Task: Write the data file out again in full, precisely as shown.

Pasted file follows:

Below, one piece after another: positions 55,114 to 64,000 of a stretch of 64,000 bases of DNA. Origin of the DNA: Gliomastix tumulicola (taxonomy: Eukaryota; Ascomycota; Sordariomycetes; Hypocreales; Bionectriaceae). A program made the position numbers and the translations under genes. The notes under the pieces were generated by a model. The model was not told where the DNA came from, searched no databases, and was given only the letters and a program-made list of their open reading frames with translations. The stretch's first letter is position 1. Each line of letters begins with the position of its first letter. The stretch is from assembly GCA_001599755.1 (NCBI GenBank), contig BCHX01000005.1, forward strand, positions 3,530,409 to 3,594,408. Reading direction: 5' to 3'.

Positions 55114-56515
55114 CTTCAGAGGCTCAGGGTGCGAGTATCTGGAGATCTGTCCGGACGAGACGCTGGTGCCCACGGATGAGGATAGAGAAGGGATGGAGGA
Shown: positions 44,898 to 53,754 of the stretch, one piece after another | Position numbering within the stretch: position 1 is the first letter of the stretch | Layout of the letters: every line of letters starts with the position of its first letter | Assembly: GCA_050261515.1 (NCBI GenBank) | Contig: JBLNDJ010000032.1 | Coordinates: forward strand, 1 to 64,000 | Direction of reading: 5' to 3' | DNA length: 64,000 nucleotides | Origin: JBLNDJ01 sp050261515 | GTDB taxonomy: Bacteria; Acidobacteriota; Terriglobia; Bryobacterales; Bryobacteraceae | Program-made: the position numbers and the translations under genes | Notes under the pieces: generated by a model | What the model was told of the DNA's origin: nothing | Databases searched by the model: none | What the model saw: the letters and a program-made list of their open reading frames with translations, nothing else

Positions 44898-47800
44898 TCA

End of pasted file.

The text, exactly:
Below, one piece after another: positions 55,114 to 64,000 of a stretch of 64,000 bases of DNA. Origin of the DNA: Gliomastix tumulicola (taxonomy: Eukaryota; Ascomycota; Sordariomycetes; Hypocreales; Bionectriaceae). A program made the position numbers and the translations under genes. The notes under the pieces were generated by a model. The model was not told where the DNA came from, searched no databases, and was given only the letters and a program-made list of their open reading frames with translations. The stretch's first letter is position 1. Each line of letters begins with the position of its first letter. The stretch is from assembly GCA_001599755.1 (NCBI GenBank), contig BCHX01000005.1, forward strand, positions 3,530,409 to 3,594,408. Reading direction: 5' to 3'.

Positions 55114-56515
55114 CTTCAGAGGCTCAGGGTGCGAGTATCTGGAGATCTGTCCGGACGAGACGCTGGTGCCCACGGATGAGGATAGAGAAGGGATGGAGGA
Shown: positions 44,898 to 53,754 of the stretch, one piece after another | Position numbering within the stretch: position 1 is the first letter of the stretch | Layout of the letters: every line of letters starts with the position of its first letter | Assembly: GCA_050261515.1 (NCBI GenBank) | Contig: JBLNDJ010000032.1 | Coordinates: forward strand, 1 to 64,000 | Direction of reading: 5' to 3' | DNA length: 64,000 nucleotides | Origin: JBLNDJ01 sp050261515 | GTDB taxonomy: Bacteria; Acidobacteriota; Terriglobia; Bryobacterales; Bryobacteraceae | Program-made: the position numbers and the translations under genes | Notes under the pieces: generated by a model | What the model was told of the DNA's origin: nothing | Databases searched by the model: none | What the model saw: the letters and a program-made list of their open reading frames with translations, nothing else

Positions 44898-47800
44898 TCA